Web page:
Moscow-led church in Ukraine refuses to bury boy because he was christened in a rival denomination

(Wikimedia Commons/Alexxx1979)The Refectory Church in Kiev, Ukraine, is featured in this image.

The priest of a Moscow-led church in Ukraine has refused to bury a one-year-old boy because the baby was christened in a Kiev-led Orthodox church.

Roman Polishchuk said that the priest of the Moscow-led church in the central city of Zaporizhia had refused to bury his 21-month-old child, leading him to lash out in disgust.

"The priest said our baby was unchristened and our church was a sham," Polishchuk said. "My wife cried and threw herself before him on her knees, but this did not help," he added.

According to Daily Mail, the baby died on New Year's Eve after being crushed to death by a suicidal man who had jumped from a building.

Polishchuk witnessed the moment when the man landed on his son. The boy's mother, Anna, was reportedly saying goodbye to her parents after celebrating New Year's with them and only rushed out a few moments after the boy was hit.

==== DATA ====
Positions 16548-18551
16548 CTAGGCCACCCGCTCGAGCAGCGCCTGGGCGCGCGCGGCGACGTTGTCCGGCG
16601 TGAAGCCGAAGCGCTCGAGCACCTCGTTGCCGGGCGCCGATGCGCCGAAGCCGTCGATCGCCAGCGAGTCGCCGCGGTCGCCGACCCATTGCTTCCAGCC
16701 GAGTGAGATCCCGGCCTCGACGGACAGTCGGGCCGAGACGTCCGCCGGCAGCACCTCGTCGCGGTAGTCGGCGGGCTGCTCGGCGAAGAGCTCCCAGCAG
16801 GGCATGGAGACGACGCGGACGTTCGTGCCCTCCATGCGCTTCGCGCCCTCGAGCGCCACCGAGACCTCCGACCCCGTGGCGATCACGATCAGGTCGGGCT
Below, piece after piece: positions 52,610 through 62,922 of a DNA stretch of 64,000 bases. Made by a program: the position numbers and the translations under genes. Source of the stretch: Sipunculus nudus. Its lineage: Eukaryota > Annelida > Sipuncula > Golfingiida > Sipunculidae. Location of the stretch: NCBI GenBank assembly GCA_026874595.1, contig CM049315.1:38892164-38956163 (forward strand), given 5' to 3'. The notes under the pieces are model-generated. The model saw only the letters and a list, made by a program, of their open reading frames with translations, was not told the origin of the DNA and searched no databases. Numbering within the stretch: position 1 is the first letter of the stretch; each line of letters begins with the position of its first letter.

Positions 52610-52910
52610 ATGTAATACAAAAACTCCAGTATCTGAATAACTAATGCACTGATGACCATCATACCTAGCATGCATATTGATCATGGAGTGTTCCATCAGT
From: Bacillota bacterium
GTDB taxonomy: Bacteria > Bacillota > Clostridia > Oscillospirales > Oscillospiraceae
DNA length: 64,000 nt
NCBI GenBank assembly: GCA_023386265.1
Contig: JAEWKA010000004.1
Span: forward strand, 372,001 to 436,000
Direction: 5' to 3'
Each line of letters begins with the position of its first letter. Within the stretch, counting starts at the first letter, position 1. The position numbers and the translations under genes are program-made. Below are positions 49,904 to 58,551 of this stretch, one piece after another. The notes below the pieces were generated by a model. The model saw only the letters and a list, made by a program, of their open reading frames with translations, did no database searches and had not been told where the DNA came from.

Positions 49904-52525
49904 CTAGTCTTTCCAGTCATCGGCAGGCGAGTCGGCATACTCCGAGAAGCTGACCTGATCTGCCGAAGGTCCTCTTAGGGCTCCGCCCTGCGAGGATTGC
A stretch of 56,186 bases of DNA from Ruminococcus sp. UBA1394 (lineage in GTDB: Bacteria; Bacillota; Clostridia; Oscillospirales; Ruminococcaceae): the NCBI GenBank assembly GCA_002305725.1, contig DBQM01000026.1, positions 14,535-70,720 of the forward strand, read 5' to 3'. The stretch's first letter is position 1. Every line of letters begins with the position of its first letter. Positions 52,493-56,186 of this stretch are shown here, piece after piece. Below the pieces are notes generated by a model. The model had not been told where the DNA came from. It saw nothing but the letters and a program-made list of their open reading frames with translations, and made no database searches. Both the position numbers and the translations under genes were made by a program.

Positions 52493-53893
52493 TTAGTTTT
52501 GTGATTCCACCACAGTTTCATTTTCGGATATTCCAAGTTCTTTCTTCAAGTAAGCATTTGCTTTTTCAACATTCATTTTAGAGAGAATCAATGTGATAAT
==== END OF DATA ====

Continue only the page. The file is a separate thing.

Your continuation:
"I heard a loud thump and then the boy's mother rushed out," said neighbor Sergey Borisov. "She ran to the ambulance where paramedics were seeking to save the child, and understood everything instantly," he added.

Paramedics said that the baby had "crumpled from the strength of the hit." Senior paramedic Vitaly Reznikov said they tried to reanimate the baby's heart and lungs but he died inside the ambulance.

Priest Yevgen Molchanov said that Polishchuk punched him after he refused to perform burial rites for the baby. A small brawl broke out inside the church before the bereaved family was forced to leave. The baby's body was eventually taken to the church he was christened to perform the burial rites.

Molchanov contended that he was only following the rules of his faith. "I am very sorry. I feel for those people," he said.

"But there are certain lines I cannot cross. A child christened by the Kiev Patriarchate remains unchristened ... And the Kiev Church itself is a hoax," he went on to say.

A spokesman for the Kiev Patriarchate dismissed claims that there are such rules in the Moscow-led church.

"There is no official document from the Moscow Patriarchate saying this must be the case. This is all completely arbitrary and based on some verbal orders that are issued under the guise of secret 'canons,'" Yevstratiy Zorya wrote on Facebook.

The rivalry between Moscow-led and Kiev-led churches in Ukraine began when the Soviet Union collapsed in 1991. The dispute intensified due to the war in eastern Ukraine between Russian-backed and Kiev-backed sides that has resulted in the deaths of more than 10,000 in nearly four years.

According to Agence France-Presse, the Moscow-led church is much larger and is dominant in Zaporizhia, a city with a population of more than 700,000 people.

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